Age-Old Wisdom meets Modern Tools
How to Plant, Grow, and Care for Butterfly Bushes
The butterfly bush (Buddleia davidii) is a beautiful, fast-growing, deciduous shrub with masses of blossoms—long, spiked trusses—that bloom from summer to autumn.
Its flowers come in many colors, though butterflies seem to prefer the lavender-pink (mauve) of the species to the white and dark purple cultivars.
Also called “summer lilacs,” butterfly bushes are hardy to Zone 5 and remain evergreen from Zone 8 south. The shrub is low-maintenance, only requiring dead-heading and annual pruning in later winter to encourage flowers and a compact shape.
Please note that the butterfly bush, originally imported from China, has been classified as an invasive species in most U.S. regions. In other words, the butterfly bush is known to crowd out native plants that are essential to wildlife, including butterflies and birds. In warm climates, it can become a noxious weed and spread aggressively, while in cooler climates, it mostly stays contained within a garden’s cultivated soil if gardeners deadhead the flowers.
Despite the “butterfly” name, keep in mind that this shrub is not a “host plant” for butterflies in that it does not support butterfly reproduction and lifecycle. Caterpillars do not feed on butterfly bushes; rather, it only provides nectar to adult butterflies. If you do have a butterfly bush, be sure to add native host plants such as milkweed, aster, and dill if you want the butterflies to stay. See plants that attract butterflies.
If you would still like to put a butterfly bush in your garden, there are a few species of non-invasive butterfly bushes native to the southwestern US. Please check with your local cooperative extension for more information.
Planting Butterfly Bushes
- Buddleias need full sun and fertile, well-drained soil.
- Plant in spring or fall before frost. See your local frost dates.
- Loosen the soil, mix in compost, and dig a hole twice the diameter of the plant container.
- When placing the plant in the hole, the top of the rootball should be level with the soil surface
- Space plants 5 to 10 feet apart, depending on the variety.
- Water thoroughly.
Caring for Butterfly Bushes
- Water freely when in growth and sparingly otherwise. In the summer, water if rainfall is less than 1 inch per week.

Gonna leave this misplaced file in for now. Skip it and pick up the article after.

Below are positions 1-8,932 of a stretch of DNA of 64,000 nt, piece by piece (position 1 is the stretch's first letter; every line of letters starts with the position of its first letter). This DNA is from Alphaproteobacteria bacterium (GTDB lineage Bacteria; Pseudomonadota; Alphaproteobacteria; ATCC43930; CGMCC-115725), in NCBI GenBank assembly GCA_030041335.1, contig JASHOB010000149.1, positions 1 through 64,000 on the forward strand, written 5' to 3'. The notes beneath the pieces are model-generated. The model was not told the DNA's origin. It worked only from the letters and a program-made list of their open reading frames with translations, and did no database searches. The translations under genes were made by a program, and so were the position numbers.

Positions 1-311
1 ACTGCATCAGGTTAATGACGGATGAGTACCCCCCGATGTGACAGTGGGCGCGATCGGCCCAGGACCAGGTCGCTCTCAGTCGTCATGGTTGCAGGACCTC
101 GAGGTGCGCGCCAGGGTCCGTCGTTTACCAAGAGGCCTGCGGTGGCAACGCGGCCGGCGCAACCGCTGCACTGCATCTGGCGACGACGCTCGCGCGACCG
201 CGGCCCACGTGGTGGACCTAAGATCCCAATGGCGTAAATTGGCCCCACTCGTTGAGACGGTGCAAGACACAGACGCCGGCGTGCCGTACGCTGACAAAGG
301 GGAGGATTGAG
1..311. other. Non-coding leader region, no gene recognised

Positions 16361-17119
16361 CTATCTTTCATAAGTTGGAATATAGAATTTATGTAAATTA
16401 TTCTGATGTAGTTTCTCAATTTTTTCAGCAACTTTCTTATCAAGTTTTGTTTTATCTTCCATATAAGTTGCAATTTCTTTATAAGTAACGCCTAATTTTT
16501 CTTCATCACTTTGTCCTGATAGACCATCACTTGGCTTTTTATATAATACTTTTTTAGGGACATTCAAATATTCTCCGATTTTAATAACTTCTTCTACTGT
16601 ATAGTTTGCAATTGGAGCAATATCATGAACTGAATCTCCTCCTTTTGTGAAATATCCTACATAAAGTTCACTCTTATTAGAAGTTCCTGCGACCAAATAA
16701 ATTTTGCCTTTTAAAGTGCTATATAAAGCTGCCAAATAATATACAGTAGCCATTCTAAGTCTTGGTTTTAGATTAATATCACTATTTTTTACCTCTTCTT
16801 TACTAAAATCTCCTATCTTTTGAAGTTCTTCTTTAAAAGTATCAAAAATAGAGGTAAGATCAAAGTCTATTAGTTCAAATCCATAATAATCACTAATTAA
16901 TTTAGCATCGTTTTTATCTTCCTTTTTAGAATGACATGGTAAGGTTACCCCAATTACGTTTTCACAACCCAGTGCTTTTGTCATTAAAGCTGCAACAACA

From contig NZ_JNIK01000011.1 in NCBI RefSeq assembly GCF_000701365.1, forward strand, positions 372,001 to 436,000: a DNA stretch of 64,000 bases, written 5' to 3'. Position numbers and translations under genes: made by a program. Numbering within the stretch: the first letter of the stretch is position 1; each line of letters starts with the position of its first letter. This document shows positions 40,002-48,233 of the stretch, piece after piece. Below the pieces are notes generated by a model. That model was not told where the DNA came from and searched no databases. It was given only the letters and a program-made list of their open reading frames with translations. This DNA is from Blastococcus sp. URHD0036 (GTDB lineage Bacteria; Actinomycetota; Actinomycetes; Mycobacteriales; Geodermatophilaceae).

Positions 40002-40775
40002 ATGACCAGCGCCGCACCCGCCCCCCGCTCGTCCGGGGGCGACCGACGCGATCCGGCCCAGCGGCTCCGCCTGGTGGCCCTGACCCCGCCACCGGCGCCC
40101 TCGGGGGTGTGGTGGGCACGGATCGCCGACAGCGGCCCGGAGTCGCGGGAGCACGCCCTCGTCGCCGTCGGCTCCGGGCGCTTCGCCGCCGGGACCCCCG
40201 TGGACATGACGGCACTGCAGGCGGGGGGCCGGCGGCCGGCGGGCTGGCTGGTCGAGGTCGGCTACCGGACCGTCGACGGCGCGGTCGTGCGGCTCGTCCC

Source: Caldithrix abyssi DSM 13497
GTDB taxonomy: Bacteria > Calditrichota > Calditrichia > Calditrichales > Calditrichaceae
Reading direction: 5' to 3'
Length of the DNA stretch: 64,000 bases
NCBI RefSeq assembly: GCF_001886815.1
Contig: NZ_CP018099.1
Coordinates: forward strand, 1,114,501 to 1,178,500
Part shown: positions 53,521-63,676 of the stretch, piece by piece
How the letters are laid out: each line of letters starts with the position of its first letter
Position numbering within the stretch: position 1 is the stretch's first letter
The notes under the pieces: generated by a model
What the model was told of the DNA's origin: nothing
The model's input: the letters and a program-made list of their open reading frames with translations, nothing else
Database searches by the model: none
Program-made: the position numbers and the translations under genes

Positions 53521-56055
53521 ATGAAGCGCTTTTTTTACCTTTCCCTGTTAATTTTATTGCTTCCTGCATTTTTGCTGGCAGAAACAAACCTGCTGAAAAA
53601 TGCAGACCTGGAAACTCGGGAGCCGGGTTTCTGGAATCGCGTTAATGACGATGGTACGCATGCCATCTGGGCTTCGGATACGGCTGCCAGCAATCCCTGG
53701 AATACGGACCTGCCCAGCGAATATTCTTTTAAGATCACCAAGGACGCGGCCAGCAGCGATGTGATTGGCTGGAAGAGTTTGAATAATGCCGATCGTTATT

- Avoid fertilizing butterfly bush; too much fertility promotes leaf growth over flower production.
- Remove spent flower spikes to encourage new shoots and flower buds.
- In addition, it is important to deadhead the flowers just as they start to wither so that this invasive plant doesn’t spread volunteer seeds. Deadheading of this invasive is now required in many states.
- Each spring, apply a thin layer of compost and mulch to retain moisture and control weeds.
- In cold, Northern climates, spread mulch up to 6 inches deep around the trunk to nurture it through the winter.
- Buddleias are very late to break dormancy, so don’t be in a hurry to assess winter damage.
- The bush should bloom abundantly even in its first year. In warmer climates, the bushes will grow into trees and develop rugged trunks that peel; peeling is normal.
- In the northern limit of their range, they behave as herbaceous perennials, dying back to the root in cold winters.
- Since they bloom on new wood, even if there is no die-back, cut them back to the ground every spring. Yes, hack to the ground!
- Even where winters are mild enough for the stems to survive, prune severely to stimulate abundant growth on which flowers are borne.
We are no longer recommending new plantings of the butterfly bush, given its categorization as an invasive in most of North America. Instead, we recommend using plants that better support the native landscape and food web, given our declining pollinator population. See alternative plants that attract butterflies.
Here are a few great flowering alternatives that also serve as host plants for caterpillars:
- Asters (Symphyotrichum)
- Beardtongue (Penstemon)
- Bee Balm (Monarda)
- Black-Eyed Susan (Rudbeckia)
- Columbine (Aquilegia)
- Coneflowers (Echinacea)
- Goldenrod (Solidago)
- Irises (Iris)
- Milkweed (Asclepias)
- Rhododendrons & Azaleas (Rhododendron)
- Spicebush (Lindera)
- Strawberries (Fragaria)
- Verbena (Verbena)
- Viburnum (Viburnum)
- Yarrow (Achillea)
See a list of host plants native to your area here: Native Plant Finder